Are you looking for fresh bait this spring? River herring, alewives and blueback herring, are a good source of bait for lobster and halibut fishing. River herring are typically harvested in May until early June.
Below are a list of all towns that currently harvest river herring commercially:
The Town of Vassalboro’s three-year contract with the Webber Pond alewife harvester ends this year. The town is seeking bids for a new five-year contract. If you are interested in bidding for the contract please see the town’s Request for Proposal (below). Any questions should be directed to the Town of Vassalboro.
Representative Jeffrey Pierce and fisheries activist Bailey Bowden of Penobscot, ME have a call to action to allow passage of river herring and other fish into Sheepscot Pond. For more information contact Jeffrey Pierce at firstname.lastname@example.org or (207) 441-3006.
LD 922: An Act Directing the Commissioner of Marine Resources To Investigate the Conditions of Sheepscot Pond Related to a Management Plan for Anadromous Fish Species. Read the bill in full: http://bit.ly/2A1zKjh
You’re invited to River Herring: Open for Harvest
Hosted by Alewife Harvesters of Maine
When: Thursday September 14th from 9:00 am – 3:00 pm
Where: Jeff’s Catering in Brewer
For meeting documents contact Sarah Madronal, email@example.com or follow this link.
Join us for a day focused on river herring restoration work and other efforts to open river herring runs for harvest in Maine. Come hear about restoration success stories as well as past and current efforts to open harvest runs across the state. The purpose of this meeting is to discuss what success looks like for river herring restoration and explore how we can get there together as individuals, communities, organizations and government with shared knowledge of all of the issues, management practices, and mutually understood expectations for next steps to open river herring harvests and continue river restoration work. Mike Brown, Department of Marine Resources, will give a presentation on the how to’s and current management practices of opening a river herring harvest run with a facilitated question and answer period. All are welcome and we encourage all who are involved in the river herring fishery in Maine to come and share their experiences opening or continuing river herring harvests.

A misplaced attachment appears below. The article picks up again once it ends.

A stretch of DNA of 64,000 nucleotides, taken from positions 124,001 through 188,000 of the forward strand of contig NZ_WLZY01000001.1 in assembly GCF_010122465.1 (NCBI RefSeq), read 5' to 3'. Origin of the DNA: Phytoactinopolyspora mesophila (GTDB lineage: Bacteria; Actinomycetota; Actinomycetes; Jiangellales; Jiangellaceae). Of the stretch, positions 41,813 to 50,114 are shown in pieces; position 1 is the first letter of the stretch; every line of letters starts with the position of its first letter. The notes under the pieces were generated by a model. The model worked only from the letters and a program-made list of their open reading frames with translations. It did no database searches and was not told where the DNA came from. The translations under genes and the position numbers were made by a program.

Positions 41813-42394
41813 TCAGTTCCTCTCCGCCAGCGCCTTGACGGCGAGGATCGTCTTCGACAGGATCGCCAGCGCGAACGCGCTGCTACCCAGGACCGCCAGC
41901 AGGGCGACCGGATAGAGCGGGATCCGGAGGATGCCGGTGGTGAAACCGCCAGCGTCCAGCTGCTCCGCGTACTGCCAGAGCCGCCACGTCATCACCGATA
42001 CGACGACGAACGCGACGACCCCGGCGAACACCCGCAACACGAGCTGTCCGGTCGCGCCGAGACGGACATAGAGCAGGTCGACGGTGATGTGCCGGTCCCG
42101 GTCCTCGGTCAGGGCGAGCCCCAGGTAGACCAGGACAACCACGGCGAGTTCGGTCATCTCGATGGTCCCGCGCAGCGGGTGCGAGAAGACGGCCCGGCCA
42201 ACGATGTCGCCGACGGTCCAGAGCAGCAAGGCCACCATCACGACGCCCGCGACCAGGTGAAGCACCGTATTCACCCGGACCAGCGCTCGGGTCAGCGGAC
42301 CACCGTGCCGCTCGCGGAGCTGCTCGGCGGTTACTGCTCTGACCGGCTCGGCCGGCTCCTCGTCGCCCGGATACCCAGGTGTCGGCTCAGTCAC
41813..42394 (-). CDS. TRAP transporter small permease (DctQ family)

Alewife Harvesters of Maine would like to thank our partners for sponsoring this meeting including, Department of Marine Resources, Downeast Fisheries Partnership, Downeast Salmon Federation, and Maine Center for Coastal Fisheries.
9:00 Welcome and Focus for the Day – Jeff Pierce, AHOM
9:10 Working Together Today
Develop Working Agreements
9:15 Making Restoration Happen
Panel members reflect on their experiences restoring runs
10:30 Stretch break
10:45 Identify What Leads to Success
Break into table discussions with panel members around the questions:
Table facilitators will write responses on flip charts and post them
11:35 The Story of Opening a Recent River Herring Run – Darrell Young
12:00 Buffett lunch
12:45 Process and Regulations for Setting up a River Herring Run
Mike Brown, DMR – Presentation (30 minutes), Q & A including topics from the morning session (45 minutes)
2:00 Identify Major Elements of What Success Looks Like
From the table discussions and Darrell’s Donnell Pond project, summarize what we are aiming for and how we can incorporate into existing/future projects
2:30 Common Understanding of Next Steps and Accountability
What needs to happen next? Who will do what? How will accountability work?
2:50 Closing Remarks – Jeff Pierce, AHOM
Please contact Sarah Madronal for more information and RSVP to firstname.lastname@example.org. Feel free to share this meeting announcement with anyone who may be interested.
Welcome to Alewife Harvesters of Maine’s new and improved website! Our mission is to encourage and promote conservation, habitat restoration, and unimpeded passage; to promote sustainability in harvest plans; and to encourage community-based management plans that ensure the health of the alewife and blueback herring runs, so that they can be harvested annually.
Check back often for river herring resource materials, updates on the current river herring season and ways to get involved with river herring in your community. Also follow us on Facebook!